The current scandal relating to PIP breast implants exposes an ugly side of cosmetic surgery as practised by some of the large cosmetic surgery groups in the UK. The details are still emerging but it appears that a few commercial organisations that made profits from implanting substandard breast implants (unknowingly) are now refusing to pay for the removal of these implants. Yesterday, a group of 60 women marched in protest in London. They began their protest at the headquarters of the Harley Medical Group, which installed some 13,900 PIP implants between September 2001 and March 2010.
Nearly 40,000 women in the UK have been fitted with these implants. In some cases, the companies involved have gone into liquidation, in others the companies are refusing to remove them or even replace them. So should the NHS pick up the bill? Well, in cases where these implants were fitted by the NHS, they will be removed and replaced by the NHS. But what will happen to private patients who paid for these implants to be fitted in private clinics?
An Ethical Approach
In my opinion, the cosmetic surgery companies and the surgeons that fitted these substandard implants have an ethical duty to look after their patients and they should remove them and replace them without charge even though at the time they were not aware that they were substandard. They should then seek to recover the financial losses from third parties. Their first concern should be wellbeing of their patients, both physical and psychological.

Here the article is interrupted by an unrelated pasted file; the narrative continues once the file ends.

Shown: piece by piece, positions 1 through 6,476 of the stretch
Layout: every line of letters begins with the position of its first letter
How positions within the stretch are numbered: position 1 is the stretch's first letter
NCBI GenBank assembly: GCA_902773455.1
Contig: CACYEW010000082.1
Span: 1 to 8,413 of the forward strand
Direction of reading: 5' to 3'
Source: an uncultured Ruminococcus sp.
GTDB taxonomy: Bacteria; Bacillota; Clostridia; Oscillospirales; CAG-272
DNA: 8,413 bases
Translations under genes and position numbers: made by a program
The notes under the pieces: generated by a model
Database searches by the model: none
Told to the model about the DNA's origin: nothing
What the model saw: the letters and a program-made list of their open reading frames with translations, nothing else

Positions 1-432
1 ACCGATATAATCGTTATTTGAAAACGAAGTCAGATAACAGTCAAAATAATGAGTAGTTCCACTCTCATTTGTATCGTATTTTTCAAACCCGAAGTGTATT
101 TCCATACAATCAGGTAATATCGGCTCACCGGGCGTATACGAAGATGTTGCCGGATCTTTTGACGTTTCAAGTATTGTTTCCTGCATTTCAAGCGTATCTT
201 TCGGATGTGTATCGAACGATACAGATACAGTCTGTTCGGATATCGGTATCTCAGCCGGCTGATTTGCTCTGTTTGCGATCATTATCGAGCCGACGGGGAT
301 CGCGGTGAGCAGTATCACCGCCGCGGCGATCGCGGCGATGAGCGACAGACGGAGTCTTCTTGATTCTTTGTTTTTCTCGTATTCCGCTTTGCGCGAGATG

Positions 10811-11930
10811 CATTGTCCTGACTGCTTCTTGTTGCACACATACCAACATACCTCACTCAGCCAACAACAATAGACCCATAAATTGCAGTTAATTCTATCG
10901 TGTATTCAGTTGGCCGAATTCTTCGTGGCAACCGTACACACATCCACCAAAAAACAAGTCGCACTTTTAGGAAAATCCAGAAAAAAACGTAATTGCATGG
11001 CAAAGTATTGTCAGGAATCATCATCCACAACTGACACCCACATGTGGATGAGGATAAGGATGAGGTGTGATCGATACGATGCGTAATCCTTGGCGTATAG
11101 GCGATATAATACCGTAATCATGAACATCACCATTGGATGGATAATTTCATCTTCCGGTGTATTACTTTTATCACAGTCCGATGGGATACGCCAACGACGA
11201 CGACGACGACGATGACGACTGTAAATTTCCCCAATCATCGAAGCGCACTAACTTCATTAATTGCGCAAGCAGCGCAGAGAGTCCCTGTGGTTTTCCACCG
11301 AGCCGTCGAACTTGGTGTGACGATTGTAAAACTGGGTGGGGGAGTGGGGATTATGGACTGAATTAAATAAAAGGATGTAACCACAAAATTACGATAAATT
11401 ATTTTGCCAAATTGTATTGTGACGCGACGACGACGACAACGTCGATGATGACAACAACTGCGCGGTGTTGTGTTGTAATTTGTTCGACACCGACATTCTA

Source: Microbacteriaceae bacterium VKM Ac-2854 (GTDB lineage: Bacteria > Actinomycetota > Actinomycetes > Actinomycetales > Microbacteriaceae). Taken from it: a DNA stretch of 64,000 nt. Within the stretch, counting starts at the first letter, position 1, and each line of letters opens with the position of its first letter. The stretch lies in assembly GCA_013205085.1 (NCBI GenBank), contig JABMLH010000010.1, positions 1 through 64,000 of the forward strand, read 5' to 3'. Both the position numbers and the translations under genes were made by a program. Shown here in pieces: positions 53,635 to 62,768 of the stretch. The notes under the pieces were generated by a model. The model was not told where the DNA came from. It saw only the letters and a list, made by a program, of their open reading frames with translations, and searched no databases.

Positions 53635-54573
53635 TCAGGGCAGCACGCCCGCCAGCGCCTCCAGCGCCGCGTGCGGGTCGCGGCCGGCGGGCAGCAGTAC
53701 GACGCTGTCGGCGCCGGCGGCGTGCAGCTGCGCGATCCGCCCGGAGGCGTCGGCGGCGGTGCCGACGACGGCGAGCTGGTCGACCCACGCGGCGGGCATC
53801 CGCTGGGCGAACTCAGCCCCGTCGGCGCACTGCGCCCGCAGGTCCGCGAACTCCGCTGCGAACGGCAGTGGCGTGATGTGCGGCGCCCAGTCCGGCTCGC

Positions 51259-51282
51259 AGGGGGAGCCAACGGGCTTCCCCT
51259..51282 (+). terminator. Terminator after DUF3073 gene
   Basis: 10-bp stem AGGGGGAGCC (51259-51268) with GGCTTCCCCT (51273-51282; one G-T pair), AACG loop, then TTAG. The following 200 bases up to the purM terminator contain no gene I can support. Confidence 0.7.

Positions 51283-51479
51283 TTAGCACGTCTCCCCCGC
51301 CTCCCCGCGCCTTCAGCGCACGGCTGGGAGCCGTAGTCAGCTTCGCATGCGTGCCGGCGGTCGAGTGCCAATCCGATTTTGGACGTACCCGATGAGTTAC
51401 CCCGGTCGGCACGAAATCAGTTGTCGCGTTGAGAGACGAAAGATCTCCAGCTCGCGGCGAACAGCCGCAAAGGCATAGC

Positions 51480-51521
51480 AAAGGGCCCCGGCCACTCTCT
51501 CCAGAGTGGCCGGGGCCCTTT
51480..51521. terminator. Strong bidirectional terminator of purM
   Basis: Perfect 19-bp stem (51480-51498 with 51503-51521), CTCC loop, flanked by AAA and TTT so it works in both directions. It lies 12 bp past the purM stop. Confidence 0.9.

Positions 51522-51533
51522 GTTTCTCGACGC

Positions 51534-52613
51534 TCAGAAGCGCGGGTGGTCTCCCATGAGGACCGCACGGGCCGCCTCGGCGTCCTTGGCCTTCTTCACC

The facts are not fully in the public domain and I am not sure how this problem will be resolved. The French company that manufactured these implants and its directors may be subject to criminal charges for allegedly changing the outer skin of the breast implant and the grade of silicone in it after the implants had received a CE mark (from medical grade to industrial). In future, there may be tighter regulation of breast implants, spot checks and perhaps a national register of women who have had breast implants so that they can be followed for many years after their surgery. Also, breast implants may in future come with an insurance-based funding system as part of their cost to sort out long term problems as they become apparent.
I suspect the remedy for the present problem may involve lawyers and the courts. These women have paid for breast augmentation surgery and they have received implants which do not appear to be fit for purpose. The companies and doctors involved in fitting these implants have indemnity insurance and so these women may need to consider seeking a remedy in the courts.
What do you think?
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